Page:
## On the theory of the geometric object

In 1936 Johannes Haantjes and Jan Schouten were co-authors of the article

*On the theory of the geometric object*which was published in the*Proceedings*of the Edinburgh Mathematical Society. The authors begin the article by reviewing the history of the idea of a "geometric object." We give a version of the start of the Introduction below:**On the theory of the geometric object**

**By J A Schouten and J Haantjes.**

(Communicated by G Temple.)

[Received 2 July, 1936. - Read 12 November, 1936.]

**Introduction.**

Modern geometry is based on the idea of the geometric object. This idea is introduced by F Klein in the following way. If we have different coordinate systems in a space, then there may be systems of quantities (Grossen), functions of these coordinates, with the property that they transform into themselves with a change of the coordinate system, viz. that the new quantities depend only on the old quantities and the transformation of the coordinates "without it being necessary to use the values of the coordinates themselves" (ohne dass man die Koordinatenwerte selbst hinzuzunehmen braucht). Such systems Klein calls 'geometrische Gebilde' [see F Klein,

*Elementarmathematik vom höheren Standpunkte aus*(1909), 59]. Now this definition is fairly good as long as we consider only linear transformations of coordinates as Klein did, but, as we shall see, the restriction that the values of the coordinates have not to be used leads to difficulties, if the transformations are taken more generally.

In 1926 O Veblen and J M Thomas [in Projective invariants of affine geometry of paths,

*Ann. of Math.*

**27**(1926), 278-296] defined an "invariant" in the following way:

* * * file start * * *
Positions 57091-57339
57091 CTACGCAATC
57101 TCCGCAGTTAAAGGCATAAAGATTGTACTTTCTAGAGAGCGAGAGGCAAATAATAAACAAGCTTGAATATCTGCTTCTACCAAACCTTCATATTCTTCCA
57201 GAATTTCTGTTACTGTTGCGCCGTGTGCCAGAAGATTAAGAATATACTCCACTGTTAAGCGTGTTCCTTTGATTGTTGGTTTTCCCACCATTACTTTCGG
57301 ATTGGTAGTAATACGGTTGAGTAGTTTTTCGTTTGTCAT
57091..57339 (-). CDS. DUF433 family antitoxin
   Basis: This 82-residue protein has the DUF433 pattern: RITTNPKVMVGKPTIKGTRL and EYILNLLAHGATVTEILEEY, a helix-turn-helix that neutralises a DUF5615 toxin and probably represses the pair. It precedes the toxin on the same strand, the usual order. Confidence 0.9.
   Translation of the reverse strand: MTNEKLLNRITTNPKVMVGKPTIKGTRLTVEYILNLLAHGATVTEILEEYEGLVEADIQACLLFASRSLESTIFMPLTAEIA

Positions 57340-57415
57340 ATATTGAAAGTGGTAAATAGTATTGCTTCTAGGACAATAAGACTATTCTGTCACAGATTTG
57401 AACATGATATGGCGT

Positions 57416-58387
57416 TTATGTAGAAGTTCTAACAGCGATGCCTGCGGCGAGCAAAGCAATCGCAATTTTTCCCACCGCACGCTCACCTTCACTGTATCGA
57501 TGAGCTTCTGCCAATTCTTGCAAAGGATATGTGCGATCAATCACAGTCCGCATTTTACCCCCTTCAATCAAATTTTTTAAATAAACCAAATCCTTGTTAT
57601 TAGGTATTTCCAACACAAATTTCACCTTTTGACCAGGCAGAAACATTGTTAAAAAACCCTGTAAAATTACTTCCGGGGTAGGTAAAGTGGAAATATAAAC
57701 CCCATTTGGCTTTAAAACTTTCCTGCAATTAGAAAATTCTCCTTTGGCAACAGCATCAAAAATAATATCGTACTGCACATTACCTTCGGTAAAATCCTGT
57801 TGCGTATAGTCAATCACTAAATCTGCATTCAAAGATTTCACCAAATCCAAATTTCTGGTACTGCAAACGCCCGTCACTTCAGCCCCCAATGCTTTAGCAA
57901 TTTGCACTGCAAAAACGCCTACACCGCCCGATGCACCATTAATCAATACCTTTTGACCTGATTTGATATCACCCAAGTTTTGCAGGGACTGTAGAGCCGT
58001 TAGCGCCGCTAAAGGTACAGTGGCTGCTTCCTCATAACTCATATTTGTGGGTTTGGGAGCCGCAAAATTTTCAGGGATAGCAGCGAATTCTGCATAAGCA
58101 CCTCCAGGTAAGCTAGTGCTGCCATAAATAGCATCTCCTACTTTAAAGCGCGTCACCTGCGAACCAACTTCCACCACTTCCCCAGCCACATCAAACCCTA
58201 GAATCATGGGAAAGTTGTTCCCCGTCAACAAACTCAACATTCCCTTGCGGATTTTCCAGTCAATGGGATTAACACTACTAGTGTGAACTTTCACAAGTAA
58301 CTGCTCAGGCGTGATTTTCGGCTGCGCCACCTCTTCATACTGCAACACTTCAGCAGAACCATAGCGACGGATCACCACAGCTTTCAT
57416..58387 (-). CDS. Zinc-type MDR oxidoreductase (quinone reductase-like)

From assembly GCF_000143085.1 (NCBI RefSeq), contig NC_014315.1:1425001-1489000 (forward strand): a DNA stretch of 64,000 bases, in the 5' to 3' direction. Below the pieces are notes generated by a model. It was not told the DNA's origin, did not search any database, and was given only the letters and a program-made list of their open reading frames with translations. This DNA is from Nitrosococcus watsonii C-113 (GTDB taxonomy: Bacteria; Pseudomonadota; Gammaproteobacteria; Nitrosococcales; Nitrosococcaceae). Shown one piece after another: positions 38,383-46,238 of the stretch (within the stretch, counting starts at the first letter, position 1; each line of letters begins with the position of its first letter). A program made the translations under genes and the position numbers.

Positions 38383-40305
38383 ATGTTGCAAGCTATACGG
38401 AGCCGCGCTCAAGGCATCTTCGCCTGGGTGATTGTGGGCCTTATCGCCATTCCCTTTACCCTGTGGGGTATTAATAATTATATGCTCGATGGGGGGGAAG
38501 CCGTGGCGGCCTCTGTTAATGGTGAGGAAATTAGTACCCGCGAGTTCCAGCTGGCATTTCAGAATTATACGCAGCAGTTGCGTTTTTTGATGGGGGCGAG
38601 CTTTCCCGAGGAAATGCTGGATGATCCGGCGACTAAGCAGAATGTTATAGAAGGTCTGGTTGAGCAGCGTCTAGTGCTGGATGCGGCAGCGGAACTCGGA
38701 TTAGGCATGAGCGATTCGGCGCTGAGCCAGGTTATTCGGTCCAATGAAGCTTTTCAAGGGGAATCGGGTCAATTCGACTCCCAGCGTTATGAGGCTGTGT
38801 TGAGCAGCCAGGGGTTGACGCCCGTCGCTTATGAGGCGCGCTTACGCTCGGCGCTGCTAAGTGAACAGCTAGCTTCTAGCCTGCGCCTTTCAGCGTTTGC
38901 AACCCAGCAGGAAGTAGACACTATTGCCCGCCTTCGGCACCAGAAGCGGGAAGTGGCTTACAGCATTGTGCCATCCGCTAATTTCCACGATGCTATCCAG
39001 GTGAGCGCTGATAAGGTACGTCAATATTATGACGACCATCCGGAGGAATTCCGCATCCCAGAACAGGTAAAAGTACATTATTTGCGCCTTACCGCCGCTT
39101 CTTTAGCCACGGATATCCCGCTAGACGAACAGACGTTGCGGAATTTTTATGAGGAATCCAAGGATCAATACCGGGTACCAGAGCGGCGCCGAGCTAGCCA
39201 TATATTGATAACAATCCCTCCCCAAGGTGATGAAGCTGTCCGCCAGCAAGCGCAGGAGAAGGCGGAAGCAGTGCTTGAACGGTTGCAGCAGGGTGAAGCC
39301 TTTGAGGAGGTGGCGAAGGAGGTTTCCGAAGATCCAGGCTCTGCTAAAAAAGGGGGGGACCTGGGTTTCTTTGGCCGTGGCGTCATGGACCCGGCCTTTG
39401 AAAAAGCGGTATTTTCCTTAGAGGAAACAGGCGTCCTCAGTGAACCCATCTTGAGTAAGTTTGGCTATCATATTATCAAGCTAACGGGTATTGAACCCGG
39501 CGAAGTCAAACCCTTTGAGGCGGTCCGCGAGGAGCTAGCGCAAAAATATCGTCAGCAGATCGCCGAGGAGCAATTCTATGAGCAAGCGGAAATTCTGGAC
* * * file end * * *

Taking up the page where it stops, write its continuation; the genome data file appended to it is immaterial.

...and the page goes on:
"An invariant ... is an entity with definite determining components in any coordinate system, such that the transformations of the components from one coordinate system to another form a group, isomorphic with the group of analytic transformations of the coordinates".

In 1927 O Veblen [Invariants of quadratic differential forms, Cambridge Tracts, No. 24 (1927), 14] gave the definition:
"An object of any sort, which is not changed by transformations of coordinates, is called an invariant".

In 1932 O Veblen and J. H. C. Whitehead [The foundations of differential geometry, Cambridge Tracts, No. 29 (1932), 46], adopting the expression "geometric object" proposed by J A Schouten and E R van Kampen [Zur Einbettungs- und Krummungstheorie nichtholonomer Gebilde, Math. Annalen, 103 (1930), 752-783] in 1930, gave the definition:
"Anything which is unaltered by transformations of coordinates is called an invariant ... Thus a point is an invariant and so is a curve or a system of curves. Also, strictly speaking, anything, such as a plant or an animal, which is unrelated to the space which we are talking about, is an invariant. For an invariant, which is related to the space, i.e. a property of the space ..., we shall also use the term geometric object".

The last three definitions being rather vague, J A Schouten and D v. Dantzig [Was ist Geometrie?, Mitt. des Seminars für Vektor- und Tensoranalysis der Moskauer Universität, 2-3 (1935), 15-48 (19)] tried to give a more exact definition:
"A geometric object is a system of functions of the coordinates, called components of the object, that transforms with a transformation of the coordinates 'in itself', viz. in such a way, that the new components depend only on the old components and the function of transformation".

This definition is nearly the same as that of F Klein; the only difference is that the new components are expressly said to be functionals of the function of transformation, and that the restriction with regard to the non-using of the coordinates themselves is dropped, because no longer are only linear transformations of coordinates considered.
All these definitions have this in common, that they only try to give at the beginning of the deduction some central point of view of some geometry and not an axiom from which a theory of objects may be developed. The first writer who really tried to establish a theory of objects was A Wundheiler in a lecture delivered at the Congress in Moscow in 1934 [Objekte, Invarianten und Klassifikation der Geometrien, Congress for tensorial differential geometry, Moskau, 1934].